Partly autobiographical, Vertical Memory (1997) is a disturbing evocation of the abuse of power. Nineteen monochrome photographs of a man’s face are captioned "Doctor, Father, Stranger, Teacher, Artist, Priest" and so on, after the authority figures one encounters in life. Blurred as though imperfectly remembered or seen through an anaesthetic haze, the face could be benign or malevolent, which makes it the more troubling and brings home our dependence on and vulnerability to those in power, mostly men. The captions recall various incidents of abuse from the first scream uttered by the newborn slapped on the bottom to a kiss planted on a teenager’s lips by her doctor, to the moment the button is pressed and the coffin slides into the incinerator. “I like the idea”, Ono told me, “of using my experience as a way of showing what women go through between the first gate and the last. Life is half oppressive and half joy.” The final caption asks: “What percentage of my life did I take it lying down?”
First performed in New York in 1964 and repeated several times since, Cut Piece (see video below of 2003 performance) is a seminal work. Ono sat on the floor, while audience members cut off fragments of her clothing with a pair of Taylor’s shears. Her passivity and vulnerability underlined the sexual opportunism of the mostly male respondents. Watching the video again, though, I was struck by how decorous their behaviour seems; rather than stripping her naked as a contemporary audience well might, they leave her underwear almost intact.
Over time, work that was once radical often loses its impact. Its hard to believe that Film no 4 (Bottoms) excited the censors enough to be banned as “not suitable for public exhibition” when shown in London in 1967. Three hundred and sixty-five pairs of buttocks (one for each day of the year) fill the screen with beguiling undulations as their owners walk a treadmill. Fly (pictured below right, 1970) still has the power to shock. Exploring the nooks and crannies of a woman’s naked body, a fly brazenly wanders over her skin from nipple to ear and vulva to thigh. Even more disconcerting than her exposed genitals is the moment the camera pulls back to reveal several flies simultaneously invading her body space, as though she were dead.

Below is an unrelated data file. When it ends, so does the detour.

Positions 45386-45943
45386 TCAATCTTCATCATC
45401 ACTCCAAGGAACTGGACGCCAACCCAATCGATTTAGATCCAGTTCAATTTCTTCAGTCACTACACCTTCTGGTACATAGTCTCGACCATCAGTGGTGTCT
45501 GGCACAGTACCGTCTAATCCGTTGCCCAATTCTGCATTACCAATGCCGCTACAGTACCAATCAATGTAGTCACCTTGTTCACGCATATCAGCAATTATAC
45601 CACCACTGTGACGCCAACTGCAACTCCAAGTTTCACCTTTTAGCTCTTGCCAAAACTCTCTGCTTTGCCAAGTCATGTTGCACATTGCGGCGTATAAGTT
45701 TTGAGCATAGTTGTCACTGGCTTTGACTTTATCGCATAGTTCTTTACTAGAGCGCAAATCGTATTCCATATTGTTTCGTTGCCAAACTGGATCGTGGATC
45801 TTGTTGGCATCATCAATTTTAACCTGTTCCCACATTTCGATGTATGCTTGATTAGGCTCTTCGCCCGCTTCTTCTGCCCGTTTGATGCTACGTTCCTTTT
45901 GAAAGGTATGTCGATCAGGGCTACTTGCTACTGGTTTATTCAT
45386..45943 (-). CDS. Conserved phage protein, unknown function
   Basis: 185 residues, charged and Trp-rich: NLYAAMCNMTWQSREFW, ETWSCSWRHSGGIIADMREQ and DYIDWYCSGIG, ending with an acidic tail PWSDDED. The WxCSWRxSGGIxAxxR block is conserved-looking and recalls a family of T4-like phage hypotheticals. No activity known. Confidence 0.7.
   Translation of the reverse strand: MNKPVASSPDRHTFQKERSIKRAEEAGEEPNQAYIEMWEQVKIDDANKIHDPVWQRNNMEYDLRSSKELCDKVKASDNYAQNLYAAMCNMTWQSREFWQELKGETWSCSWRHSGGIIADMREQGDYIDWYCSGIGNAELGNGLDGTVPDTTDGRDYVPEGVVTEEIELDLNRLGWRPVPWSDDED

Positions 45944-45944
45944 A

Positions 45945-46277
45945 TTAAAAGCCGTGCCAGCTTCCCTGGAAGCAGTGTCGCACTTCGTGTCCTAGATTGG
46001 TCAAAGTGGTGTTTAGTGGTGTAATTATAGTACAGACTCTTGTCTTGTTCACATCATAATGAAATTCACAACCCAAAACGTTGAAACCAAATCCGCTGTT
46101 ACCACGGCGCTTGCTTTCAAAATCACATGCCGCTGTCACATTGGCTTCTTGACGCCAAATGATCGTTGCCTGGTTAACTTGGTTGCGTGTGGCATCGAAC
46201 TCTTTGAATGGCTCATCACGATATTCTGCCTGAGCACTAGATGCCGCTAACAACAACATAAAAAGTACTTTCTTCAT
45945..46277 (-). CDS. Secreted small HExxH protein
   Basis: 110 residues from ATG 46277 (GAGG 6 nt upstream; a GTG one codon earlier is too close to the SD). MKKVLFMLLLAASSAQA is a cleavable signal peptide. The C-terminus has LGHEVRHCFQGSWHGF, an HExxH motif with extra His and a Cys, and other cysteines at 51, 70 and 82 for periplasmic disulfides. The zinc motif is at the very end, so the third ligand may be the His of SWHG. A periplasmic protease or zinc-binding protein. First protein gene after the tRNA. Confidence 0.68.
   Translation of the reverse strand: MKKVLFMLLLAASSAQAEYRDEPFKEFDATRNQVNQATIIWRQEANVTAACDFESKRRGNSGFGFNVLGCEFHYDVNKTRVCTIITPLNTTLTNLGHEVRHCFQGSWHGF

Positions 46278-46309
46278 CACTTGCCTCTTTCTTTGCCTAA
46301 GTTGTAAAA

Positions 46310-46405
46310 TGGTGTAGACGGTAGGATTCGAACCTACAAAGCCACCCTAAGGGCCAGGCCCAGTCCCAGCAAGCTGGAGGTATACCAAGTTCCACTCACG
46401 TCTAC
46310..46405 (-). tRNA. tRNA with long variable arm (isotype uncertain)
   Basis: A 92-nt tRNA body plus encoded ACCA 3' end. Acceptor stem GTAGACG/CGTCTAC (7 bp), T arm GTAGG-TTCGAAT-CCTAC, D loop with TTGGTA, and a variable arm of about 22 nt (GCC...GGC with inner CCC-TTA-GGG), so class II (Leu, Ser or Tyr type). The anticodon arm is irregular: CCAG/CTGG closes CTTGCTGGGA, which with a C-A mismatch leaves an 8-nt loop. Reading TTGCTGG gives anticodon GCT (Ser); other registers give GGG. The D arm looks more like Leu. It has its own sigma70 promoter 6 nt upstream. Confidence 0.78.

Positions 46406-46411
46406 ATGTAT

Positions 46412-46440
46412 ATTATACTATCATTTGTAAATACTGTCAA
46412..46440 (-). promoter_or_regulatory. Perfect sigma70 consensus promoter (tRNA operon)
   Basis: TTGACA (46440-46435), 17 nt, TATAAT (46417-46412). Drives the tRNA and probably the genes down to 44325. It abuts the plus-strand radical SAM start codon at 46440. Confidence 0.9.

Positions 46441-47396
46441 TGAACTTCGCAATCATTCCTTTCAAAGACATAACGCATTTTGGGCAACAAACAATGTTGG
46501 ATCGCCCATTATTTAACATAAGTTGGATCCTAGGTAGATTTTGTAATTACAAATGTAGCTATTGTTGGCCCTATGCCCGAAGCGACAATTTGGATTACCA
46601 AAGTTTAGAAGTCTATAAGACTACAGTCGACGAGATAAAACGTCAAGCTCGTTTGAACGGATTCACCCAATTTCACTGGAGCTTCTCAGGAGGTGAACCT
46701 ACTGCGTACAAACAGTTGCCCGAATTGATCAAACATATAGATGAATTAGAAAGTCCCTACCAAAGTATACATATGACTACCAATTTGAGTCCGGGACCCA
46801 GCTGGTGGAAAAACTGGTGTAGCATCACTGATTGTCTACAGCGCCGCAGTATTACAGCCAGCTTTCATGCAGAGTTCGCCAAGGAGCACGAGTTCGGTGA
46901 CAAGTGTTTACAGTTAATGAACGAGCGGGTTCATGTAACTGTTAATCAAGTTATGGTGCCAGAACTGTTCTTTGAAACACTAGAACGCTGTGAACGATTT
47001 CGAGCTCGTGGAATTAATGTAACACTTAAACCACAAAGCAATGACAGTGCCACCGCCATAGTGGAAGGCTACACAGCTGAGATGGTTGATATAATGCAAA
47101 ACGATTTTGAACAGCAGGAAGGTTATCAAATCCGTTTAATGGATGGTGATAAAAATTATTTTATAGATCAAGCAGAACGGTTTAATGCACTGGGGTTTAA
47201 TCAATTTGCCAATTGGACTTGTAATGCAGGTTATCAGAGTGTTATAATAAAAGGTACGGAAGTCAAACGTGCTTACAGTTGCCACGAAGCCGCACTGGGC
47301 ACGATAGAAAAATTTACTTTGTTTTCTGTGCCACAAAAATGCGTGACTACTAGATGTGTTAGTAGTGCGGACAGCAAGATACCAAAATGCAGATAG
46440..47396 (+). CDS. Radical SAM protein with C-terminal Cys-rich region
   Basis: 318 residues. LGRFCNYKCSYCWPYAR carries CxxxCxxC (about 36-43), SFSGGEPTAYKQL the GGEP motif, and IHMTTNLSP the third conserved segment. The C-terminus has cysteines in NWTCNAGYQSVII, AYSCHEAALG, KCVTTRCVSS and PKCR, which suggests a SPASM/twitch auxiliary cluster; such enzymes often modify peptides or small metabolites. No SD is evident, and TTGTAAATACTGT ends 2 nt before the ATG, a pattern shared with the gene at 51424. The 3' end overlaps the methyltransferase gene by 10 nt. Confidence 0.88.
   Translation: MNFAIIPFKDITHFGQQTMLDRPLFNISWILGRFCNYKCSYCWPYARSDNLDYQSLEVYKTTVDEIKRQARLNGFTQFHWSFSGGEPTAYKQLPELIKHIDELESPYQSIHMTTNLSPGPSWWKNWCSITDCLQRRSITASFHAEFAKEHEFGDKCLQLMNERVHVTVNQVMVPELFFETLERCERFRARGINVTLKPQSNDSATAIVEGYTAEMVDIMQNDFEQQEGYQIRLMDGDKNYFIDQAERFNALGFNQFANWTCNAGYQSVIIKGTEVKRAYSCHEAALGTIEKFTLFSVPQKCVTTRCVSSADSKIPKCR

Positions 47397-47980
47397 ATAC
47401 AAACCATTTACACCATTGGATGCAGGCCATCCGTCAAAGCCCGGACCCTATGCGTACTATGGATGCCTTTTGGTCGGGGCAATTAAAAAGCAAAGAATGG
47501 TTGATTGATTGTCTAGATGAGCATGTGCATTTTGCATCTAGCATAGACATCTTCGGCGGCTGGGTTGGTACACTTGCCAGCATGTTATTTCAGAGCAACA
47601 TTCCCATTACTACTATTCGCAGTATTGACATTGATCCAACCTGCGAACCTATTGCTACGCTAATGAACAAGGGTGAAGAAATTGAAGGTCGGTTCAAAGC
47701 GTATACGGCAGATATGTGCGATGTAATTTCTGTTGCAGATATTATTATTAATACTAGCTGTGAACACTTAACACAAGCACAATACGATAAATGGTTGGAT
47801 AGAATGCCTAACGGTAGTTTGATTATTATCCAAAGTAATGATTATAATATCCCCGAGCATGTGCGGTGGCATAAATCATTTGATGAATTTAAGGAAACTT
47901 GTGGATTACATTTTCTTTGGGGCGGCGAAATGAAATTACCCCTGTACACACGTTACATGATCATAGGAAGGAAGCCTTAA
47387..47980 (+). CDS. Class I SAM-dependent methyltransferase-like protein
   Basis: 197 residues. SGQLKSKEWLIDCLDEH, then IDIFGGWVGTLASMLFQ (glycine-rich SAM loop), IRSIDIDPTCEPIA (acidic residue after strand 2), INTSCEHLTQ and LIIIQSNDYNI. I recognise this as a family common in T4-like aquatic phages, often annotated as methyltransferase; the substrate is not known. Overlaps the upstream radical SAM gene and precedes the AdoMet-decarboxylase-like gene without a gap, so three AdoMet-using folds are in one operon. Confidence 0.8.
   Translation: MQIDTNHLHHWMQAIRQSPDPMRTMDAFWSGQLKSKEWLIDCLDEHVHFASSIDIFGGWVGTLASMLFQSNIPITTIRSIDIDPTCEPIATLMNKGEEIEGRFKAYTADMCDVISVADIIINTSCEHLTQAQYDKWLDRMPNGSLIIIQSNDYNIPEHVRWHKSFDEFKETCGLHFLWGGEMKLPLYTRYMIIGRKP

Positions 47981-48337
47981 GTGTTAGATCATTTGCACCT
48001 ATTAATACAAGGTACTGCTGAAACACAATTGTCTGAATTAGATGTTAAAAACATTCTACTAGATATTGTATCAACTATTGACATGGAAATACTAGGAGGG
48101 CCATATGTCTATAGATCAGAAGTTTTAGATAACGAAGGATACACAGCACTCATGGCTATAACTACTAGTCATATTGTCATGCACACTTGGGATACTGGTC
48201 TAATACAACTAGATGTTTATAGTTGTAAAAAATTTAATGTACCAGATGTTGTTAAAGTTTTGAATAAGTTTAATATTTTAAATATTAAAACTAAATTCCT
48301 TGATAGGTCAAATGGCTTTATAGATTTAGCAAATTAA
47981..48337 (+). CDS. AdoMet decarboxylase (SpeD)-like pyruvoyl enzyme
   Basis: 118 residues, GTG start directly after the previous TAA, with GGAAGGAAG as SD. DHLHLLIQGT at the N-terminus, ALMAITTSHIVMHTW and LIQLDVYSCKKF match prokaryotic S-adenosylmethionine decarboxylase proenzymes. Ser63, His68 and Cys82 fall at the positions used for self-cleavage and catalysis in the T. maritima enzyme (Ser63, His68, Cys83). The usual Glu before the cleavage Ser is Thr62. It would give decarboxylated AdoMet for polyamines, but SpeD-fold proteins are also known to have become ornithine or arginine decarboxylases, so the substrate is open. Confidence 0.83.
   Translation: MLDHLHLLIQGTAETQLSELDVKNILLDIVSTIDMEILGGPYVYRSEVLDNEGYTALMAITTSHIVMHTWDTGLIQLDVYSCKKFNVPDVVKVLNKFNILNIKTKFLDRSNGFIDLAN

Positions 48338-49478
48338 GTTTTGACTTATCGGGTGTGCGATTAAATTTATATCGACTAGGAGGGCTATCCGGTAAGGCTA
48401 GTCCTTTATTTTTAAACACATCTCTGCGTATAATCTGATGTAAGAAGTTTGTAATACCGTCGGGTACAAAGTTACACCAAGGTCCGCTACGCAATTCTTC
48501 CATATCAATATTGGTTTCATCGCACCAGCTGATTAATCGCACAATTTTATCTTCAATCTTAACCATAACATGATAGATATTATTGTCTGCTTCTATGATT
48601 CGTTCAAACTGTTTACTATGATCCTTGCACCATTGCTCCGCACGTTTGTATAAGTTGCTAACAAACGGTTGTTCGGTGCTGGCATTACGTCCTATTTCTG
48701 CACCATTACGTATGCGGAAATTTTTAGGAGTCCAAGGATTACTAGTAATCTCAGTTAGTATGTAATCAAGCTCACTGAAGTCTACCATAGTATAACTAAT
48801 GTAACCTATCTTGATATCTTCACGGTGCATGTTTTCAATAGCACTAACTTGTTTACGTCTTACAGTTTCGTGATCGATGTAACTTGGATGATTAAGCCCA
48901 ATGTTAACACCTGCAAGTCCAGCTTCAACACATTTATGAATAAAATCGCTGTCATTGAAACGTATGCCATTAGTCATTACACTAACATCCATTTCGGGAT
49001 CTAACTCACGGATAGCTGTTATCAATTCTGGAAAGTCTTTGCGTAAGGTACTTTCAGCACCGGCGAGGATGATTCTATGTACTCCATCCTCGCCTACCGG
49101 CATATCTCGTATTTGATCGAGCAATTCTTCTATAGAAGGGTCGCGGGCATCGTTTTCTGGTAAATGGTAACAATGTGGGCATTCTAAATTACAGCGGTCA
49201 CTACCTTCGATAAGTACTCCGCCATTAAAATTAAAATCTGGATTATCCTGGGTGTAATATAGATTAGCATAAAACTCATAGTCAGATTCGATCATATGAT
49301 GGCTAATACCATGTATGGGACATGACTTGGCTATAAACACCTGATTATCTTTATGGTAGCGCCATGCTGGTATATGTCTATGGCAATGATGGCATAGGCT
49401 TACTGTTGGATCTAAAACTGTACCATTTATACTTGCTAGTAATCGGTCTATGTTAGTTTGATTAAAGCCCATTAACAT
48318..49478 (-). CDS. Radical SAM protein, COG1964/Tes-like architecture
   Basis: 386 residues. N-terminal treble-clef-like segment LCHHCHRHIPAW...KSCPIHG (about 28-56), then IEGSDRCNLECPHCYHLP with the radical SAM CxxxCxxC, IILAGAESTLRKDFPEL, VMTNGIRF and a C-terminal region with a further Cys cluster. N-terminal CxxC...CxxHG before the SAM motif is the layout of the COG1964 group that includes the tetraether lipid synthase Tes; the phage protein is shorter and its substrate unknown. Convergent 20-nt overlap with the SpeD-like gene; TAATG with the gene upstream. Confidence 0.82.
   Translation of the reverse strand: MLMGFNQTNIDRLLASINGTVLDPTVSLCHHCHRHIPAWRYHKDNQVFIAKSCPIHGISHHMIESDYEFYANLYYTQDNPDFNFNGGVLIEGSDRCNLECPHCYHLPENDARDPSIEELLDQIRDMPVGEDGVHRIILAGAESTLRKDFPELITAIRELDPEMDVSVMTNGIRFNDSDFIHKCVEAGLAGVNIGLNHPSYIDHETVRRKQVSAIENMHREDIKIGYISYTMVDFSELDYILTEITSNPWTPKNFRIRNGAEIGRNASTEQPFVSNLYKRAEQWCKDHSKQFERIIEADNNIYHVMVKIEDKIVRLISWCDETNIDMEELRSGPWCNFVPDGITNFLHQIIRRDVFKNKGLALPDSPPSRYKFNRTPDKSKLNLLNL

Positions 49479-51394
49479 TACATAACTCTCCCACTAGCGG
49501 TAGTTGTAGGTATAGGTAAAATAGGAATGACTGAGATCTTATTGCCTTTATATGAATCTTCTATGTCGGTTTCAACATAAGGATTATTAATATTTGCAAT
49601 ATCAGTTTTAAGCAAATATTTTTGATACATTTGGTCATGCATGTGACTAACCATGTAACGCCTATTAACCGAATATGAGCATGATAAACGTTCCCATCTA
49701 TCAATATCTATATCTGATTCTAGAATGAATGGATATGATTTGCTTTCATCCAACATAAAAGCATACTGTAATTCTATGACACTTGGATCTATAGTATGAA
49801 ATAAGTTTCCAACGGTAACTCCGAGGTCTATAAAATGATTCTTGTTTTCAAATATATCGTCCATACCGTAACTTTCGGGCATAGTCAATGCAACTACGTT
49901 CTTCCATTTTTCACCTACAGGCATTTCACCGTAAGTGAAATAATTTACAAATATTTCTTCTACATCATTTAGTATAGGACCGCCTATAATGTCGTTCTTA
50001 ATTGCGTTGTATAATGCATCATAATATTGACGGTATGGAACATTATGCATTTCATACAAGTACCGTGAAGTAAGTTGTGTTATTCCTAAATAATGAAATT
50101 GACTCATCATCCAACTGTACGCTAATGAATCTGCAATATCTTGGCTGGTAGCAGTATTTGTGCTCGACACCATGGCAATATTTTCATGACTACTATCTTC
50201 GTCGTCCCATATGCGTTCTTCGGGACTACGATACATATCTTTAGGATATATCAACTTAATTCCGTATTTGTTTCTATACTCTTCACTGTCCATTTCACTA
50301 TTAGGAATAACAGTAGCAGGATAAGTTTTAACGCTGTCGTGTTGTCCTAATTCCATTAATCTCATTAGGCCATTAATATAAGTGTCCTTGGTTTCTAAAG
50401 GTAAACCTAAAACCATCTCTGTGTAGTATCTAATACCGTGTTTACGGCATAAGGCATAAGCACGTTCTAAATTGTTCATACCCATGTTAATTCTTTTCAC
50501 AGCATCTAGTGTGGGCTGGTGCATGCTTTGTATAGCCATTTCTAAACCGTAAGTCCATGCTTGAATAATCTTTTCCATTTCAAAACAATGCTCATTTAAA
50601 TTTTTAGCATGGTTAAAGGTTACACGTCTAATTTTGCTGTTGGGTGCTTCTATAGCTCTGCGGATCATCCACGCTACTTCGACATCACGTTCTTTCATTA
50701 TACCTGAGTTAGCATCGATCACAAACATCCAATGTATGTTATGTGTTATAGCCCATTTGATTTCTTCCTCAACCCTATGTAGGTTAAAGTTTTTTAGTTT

In later films we see John and Yoko kissing against the sky and their superimposed features meld into a single unit; sentimental kitsch has replaced sexual politics. Sharing the same room is a perspex maze; from the outside it looks easy to negotiate but, step inside, and the experience is surprisingly disorientating. Just as you think you’ve worked it out, an invisible barrier blocks your way, momentarily trapping you inside the see-through structure. The piece is like a metaphor for life’s frustrations and setbacks – the glass ceiling that thwarts ambition, the prejudice that inhibits progress, the unforeseen circumstance that derails the best laid plan.
Dating back to 1971, the original maze had a lavatory at the centre – a blackly humorous comment on our inability to transcend our animalism. The new version has, at its heart, a pool of black water which mirrors your face so that, on reaching your goal, you encounter only yourself – a far more obvious idea.
At her best, Yoko Ono has the ability to encapsulate a complex idea in a simple work whether it be a performance, film, sculpture, photograph or text; and when she gets it right, the result is pure poetry. Play it by Trust (1966/2012) is a chess set whose all-white pieces make it impossible to play as a game of combat. Whimsical, yes, but also rigorously conceptual – the perfect balance.